International and head of UN human rights missions and peace
operations in Rwanda, East Timor, Nepal and Libya
Taught by an international faculty of experts in the field, the sessions will
focus on research design, methodology and impact and will examine relevant
examples and case-studies. The programme also includes dedicated sessions on
particular projects to develop the themes of research design, methodology and
impact in greater depth. As an interactive summer school, it will afford
participants many opportunities to apply the theory they have learned, including
through dedicated sessions in which participants will be given a problem ahead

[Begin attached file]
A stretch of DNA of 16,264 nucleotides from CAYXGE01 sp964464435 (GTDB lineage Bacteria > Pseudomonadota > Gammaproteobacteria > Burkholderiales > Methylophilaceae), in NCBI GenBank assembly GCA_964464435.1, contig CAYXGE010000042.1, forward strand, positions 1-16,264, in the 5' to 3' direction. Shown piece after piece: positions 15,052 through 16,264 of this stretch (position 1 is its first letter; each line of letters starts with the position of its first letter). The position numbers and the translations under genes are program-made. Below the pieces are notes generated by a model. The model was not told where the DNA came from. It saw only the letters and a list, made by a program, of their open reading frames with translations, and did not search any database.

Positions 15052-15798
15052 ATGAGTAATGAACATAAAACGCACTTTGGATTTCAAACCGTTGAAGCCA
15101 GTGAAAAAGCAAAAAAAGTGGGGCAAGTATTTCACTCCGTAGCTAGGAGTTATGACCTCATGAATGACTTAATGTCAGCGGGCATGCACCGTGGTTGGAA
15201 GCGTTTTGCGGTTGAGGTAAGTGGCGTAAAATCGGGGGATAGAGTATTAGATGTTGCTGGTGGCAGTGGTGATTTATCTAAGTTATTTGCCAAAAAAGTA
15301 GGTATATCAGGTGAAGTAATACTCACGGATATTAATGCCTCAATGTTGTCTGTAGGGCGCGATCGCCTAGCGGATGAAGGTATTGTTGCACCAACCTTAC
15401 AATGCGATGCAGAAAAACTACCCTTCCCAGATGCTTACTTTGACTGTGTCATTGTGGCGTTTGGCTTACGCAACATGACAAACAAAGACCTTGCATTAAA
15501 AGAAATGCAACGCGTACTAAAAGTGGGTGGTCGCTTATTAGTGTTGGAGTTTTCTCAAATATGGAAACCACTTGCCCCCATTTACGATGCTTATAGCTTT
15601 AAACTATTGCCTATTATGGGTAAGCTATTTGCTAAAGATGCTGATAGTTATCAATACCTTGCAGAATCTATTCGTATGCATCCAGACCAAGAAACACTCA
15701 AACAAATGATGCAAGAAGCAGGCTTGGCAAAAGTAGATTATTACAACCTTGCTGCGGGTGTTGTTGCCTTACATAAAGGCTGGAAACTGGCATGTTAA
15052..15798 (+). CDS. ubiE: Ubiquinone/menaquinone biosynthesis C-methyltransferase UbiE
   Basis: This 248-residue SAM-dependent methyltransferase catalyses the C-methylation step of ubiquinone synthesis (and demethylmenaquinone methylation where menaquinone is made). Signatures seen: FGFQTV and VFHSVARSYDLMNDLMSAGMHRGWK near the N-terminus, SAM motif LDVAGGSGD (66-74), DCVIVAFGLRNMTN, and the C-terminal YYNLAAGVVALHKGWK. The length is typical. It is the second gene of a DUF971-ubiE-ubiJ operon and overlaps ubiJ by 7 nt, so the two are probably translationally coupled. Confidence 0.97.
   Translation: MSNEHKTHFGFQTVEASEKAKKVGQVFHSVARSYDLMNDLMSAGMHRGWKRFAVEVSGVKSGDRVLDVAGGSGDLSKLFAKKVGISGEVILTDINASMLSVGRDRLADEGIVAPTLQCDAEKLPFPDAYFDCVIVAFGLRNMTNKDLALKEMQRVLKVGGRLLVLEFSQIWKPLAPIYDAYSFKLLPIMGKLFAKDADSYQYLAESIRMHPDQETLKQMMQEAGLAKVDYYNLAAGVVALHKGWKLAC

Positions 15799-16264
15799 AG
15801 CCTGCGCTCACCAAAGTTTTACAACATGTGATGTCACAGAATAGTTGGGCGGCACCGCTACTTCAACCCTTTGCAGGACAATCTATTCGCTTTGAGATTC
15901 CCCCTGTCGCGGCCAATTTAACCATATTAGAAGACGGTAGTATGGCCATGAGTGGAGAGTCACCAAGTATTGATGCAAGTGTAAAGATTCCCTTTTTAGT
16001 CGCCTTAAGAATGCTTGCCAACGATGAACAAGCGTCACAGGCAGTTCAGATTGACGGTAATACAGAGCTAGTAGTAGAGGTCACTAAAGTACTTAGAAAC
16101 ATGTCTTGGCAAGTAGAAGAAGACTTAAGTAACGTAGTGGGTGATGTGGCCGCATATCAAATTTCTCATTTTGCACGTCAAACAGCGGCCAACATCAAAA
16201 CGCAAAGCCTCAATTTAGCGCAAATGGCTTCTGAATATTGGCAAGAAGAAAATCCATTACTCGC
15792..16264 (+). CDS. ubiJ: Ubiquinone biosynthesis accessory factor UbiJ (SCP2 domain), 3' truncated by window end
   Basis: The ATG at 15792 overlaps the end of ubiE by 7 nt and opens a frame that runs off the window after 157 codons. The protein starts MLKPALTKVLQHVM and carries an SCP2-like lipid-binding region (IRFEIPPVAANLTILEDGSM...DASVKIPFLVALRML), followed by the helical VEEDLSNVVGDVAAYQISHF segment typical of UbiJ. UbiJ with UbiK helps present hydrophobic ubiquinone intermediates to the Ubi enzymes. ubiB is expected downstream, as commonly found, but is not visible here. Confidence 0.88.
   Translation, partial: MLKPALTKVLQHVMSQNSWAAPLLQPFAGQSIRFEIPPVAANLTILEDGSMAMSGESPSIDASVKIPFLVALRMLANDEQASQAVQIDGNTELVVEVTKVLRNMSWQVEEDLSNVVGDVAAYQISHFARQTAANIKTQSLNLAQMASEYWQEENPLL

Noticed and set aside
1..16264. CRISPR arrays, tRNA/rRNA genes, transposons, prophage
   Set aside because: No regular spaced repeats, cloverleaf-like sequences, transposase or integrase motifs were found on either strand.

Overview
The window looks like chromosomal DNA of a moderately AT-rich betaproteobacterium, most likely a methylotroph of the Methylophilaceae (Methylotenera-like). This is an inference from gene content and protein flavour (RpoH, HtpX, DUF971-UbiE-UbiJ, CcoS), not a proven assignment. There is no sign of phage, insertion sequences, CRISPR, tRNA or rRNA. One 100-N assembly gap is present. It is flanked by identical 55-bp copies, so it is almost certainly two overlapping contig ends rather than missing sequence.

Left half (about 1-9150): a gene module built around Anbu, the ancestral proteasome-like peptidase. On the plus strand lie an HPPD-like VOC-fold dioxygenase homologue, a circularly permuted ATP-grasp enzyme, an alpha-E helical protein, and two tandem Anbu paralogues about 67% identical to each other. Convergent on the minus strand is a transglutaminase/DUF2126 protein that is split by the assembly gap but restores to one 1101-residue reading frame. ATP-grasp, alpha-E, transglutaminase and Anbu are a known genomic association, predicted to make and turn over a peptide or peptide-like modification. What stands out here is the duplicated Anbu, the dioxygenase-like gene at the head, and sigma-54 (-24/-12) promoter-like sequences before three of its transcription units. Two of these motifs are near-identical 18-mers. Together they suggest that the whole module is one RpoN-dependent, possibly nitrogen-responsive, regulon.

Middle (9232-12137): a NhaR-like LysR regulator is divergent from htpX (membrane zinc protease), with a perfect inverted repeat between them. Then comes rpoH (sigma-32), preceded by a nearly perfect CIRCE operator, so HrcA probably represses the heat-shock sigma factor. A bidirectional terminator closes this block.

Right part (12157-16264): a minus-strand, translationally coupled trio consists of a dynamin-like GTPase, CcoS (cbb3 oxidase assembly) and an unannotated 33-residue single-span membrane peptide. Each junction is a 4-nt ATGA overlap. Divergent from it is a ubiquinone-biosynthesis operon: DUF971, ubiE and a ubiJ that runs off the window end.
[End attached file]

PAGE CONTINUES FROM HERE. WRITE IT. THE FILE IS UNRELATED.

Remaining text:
of the session and asked to prepare the research questions, methodology and
impact strategy. Participants will have the opportunity to receive feedback on
existing research plans in one-on-one clinics throughout the school.
In taking this course, participants will:
- acquire a strong understanding of the key methods used in human rights
research and the way in which they can be used on their own or in combination
- learn to design research projects with a strong methodology, including for
grant applications and to have optimal impact on policy and practice;
- attain a strong understanding of how to ensure that the research meets
ethical standards including in NGOs without ethics committees;
- gain a strong appreciation of qualitative interviewing techniques including
issues involved with interviewing victims and affected communities and carrying
out research on sensitive human rights topics;
- learn how to interpret data gained through interviews;